PCI to call shots?Published 3:35pm Sunday, July 1, 2012
The Poarch Band of Creek Indians has RSVP’d for a meeting requested by the Escambia County Commission — but the tribal council is seeking to put some limits on the meeting.
Tribal Chairman Buford Rolin said only specific commissioners were welcome at the table, a sign of the ongoing dispute over whether tribal property should be taxed.
“I have spoken with the Tribal Council and they are requesting that the initial meeting between our two governments consist of Commissioners (David) Quarker and (Brandon) Smith,” Rolin stated in his response to Commission Chairman David Stokes. “A majority of our members and employees are constituents of these two commissioners. Therefore, we feel that it is only appropriate that we hear their thoughts and learn about any possible challenges that we may be placing on their districts.”
Stokes said the response isn’t what he had hoped to hear in regard to the meeting invitation.
“I disagree with their thinking that this is just a two-district issue,” Stokes said. “This applies to the school systems, hospital, law enforcement, fire protection and every other public service throughout our county that would benefit from this tax revenue.”
Stokes said his exclusion from the meeting is somewhat of a surprise, but one he is willing to accept at this point.
“I am the chairman and I think I should be at the meeting,” Stokes said. “Although, having some meeting, I guess, is better than nothing.”
No date has been set for the requested meeting of the two governments. The commission voted earlier this month to issue an invitation to the members of the Tribal Council and received their response on June 26.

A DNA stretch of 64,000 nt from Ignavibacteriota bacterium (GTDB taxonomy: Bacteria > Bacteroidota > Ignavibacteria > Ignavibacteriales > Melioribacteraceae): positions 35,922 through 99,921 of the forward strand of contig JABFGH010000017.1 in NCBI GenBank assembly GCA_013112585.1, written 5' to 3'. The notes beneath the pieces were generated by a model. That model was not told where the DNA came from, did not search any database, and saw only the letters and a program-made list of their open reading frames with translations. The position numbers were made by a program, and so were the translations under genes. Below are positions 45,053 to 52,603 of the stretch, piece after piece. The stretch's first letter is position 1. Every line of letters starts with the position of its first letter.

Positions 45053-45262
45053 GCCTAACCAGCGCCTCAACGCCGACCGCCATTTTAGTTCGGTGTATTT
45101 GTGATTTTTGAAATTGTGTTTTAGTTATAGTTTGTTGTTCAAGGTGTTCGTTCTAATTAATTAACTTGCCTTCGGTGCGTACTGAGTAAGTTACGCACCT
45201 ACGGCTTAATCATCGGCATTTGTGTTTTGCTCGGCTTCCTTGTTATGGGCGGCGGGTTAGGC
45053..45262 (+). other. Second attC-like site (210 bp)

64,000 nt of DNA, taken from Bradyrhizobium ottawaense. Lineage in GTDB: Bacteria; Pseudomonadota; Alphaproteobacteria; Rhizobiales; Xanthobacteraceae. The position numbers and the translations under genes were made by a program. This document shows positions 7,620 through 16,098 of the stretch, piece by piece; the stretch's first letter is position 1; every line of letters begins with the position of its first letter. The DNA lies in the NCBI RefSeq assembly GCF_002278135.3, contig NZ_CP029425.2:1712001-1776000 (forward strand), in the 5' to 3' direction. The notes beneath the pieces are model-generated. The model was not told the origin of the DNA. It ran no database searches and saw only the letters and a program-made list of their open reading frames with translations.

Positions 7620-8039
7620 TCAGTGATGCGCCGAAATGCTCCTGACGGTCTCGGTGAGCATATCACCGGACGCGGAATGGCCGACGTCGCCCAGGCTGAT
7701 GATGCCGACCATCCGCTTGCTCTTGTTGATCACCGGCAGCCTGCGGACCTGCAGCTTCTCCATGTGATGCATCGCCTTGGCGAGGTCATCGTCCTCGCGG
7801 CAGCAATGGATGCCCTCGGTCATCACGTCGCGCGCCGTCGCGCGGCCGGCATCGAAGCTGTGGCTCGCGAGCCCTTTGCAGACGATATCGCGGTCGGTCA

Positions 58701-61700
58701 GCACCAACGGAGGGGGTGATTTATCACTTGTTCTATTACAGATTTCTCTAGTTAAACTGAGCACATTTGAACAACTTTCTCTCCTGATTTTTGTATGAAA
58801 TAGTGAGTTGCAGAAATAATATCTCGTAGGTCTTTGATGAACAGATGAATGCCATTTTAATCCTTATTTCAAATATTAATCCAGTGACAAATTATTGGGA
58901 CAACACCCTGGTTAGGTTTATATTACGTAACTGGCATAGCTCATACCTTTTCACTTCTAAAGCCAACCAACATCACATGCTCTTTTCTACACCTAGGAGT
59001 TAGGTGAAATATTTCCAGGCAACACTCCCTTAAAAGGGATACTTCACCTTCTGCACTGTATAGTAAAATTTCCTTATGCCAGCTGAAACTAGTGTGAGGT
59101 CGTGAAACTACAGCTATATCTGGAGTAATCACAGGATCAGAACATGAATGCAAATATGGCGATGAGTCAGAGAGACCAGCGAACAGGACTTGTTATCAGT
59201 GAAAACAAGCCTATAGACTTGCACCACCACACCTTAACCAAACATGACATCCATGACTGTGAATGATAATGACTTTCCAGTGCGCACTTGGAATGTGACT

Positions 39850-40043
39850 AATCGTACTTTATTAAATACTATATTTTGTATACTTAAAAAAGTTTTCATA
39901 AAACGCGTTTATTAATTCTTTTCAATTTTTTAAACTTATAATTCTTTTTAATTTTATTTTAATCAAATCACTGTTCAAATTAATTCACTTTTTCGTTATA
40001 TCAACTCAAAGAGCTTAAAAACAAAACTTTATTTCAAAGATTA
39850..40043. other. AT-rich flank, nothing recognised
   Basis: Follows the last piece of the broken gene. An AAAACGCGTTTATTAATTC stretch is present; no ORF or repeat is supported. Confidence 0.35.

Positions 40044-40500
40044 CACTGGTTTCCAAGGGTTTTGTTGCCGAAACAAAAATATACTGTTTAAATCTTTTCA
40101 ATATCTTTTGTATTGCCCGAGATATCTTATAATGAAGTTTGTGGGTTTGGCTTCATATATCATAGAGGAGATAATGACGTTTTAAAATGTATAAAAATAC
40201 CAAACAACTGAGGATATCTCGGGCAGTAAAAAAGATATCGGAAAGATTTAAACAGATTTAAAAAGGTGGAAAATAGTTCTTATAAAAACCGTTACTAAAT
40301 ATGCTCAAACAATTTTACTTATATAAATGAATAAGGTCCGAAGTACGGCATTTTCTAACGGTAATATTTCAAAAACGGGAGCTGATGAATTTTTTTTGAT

Rolin’s letter stated that many people share the concerns of the Tribal Council and the outcome could have an impact on thousands of members of the Tribe as well as many who are non-members.
“The Tribal Council’s concerns about the Commission’s actions are shared by many,” Rolin stated in the letter. “Besides our 3,000 Tribal members, the majority of whom live I Escambia County, we employ an additional 1,000 non-tribal members, the majority of whom also live in Escambia County. We are encouraged that our growth is continuing and it is our hope in the near future that will be able to employ future county residents. We have worked hard to be good neighbors — not just close to home, but across the state as well. Many people who live in the city of Atmore, in Escambia County, and throughout Alabama know that we have met critical needs in drastic times.
“The commission is aware f the hundreds of thousands of dollars that the Tribal Council donated to use at its discretion. And despite, the recent events, we stand ready to assist the county with various specific projects, even those outside the scope of our current MOA. With that said, we agree that a meting is in order to talk with the members of the Escambia County Commission regarding our current project and future growth.
Rolin said the intention of the meeting is to open doors between the two government agencies concerning the growth and future of the Tribe and Escambia County.
“It is our intention to use this meeting as a guide to learn how the Poarch Creek Indians can assist Commissioners Quarker and Smith in meeting their goals and objectives,” Rolin’s response read. “After our initial meeting, we would ask that the commissioner join their colleagues for a full meeting of the County Commission to discuss our mutual interests going forward and secure support for plans that will be set forth.”
Stokes said he is anxious to hear from this meeting and is concerned about what may or may not be discussed during the meeting.
“I am not hopeful that the things that need to be discussed, such as how the recent U.S. Supreme Court ruling applies to the Poarch Creek Indians and no more land taken into trust, will be discussed,” Stokes said. “I hope I’m wrong.”